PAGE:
Boeing was awarded a Foreign Military Sales (FMS) contract, worth around $10.7 million, to retrofit Saudi Arabia’s AH-6i light attack/reconnaissance helicopters with additional capabilities.
The firm-fixed-price was awarded by the U.S. Army Contracting Command (ACC) for the integration and retrofit of 23 AH-6i helicopters operated by the Saudi Arabian National Guard (SANG) with DVR, equipment stowage, and APKWS (Advanced Precision Kill Weapon System) II rocket capabilities.
Work will be performed in Mesa, Arizona, with an estimated completion date of March 30, 2022.
Boeing AH-6i is a light attack and reconnaissance helicopter manufactured by Boeing and designed primarily for export markets.
The single-turbine helicopter is based on the combat-proven OH-6A Cayuse and is an advanced variant of the A/MH-6M Little Bird helicopter operated by the U.S. Army Special Operations Command (USASOC).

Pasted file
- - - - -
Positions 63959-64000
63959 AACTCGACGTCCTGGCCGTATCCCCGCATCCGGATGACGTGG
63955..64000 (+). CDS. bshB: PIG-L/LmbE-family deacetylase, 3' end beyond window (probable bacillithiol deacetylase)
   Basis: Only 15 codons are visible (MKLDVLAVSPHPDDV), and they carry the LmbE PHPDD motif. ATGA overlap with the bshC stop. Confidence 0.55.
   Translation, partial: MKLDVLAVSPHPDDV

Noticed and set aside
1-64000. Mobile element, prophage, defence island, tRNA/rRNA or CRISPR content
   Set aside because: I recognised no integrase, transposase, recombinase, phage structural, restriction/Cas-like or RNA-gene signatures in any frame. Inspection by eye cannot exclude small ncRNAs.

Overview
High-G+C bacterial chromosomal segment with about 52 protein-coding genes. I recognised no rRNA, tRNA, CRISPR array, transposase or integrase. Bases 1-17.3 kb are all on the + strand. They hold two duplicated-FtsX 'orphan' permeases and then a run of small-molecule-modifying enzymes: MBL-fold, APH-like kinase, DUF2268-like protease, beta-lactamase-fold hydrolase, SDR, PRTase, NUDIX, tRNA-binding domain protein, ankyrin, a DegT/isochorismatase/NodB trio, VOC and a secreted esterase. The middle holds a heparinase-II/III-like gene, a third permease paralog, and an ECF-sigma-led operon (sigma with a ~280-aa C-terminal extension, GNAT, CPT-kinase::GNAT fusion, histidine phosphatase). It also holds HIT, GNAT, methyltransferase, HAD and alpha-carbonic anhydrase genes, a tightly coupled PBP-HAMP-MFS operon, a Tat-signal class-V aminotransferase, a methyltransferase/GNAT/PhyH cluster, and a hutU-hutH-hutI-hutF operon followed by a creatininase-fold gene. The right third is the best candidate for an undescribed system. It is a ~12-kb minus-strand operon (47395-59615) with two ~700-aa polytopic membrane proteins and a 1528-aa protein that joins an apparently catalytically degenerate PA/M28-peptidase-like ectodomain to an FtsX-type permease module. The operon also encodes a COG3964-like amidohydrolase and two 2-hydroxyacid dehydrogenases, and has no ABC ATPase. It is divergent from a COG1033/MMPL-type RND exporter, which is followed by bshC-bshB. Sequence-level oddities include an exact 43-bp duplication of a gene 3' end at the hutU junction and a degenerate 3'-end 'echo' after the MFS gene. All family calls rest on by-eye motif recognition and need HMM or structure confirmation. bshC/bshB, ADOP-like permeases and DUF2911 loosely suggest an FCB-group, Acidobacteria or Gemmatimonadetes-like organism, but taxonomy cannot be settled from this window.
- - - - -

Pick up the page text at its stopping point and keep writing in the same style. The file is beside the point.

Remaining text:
AH-6i incorporates advanced technologies from the Boeing AH-64E Apache multirole attack helicopter that give it superior performance over other aircraft in its class. The helicopter is intended to provide close-air support (CAS) for land-based forces and serve as an attack platform for destroying tanks, armored vehicles and fortifications.
In October 2010, Saudi Arabia requested 36 AH-6i aircraft with related equipment and weapons from the United States through a Foreign Military Sale (FMS) route.
The APKWS is a design conversion of Hydra 70 unguided rockets with a laser guidance kit to turn them into precision-guided munitions (PGMs)/laser guided rockets (LGBs).
The system is approximately one-third the cost and one-third the weight of the current inventory of laser-guided weapons, has a lower yield more suitable for avoiding collateral damage, and takes one-quarter of the time for ordnance personnel to load and unload.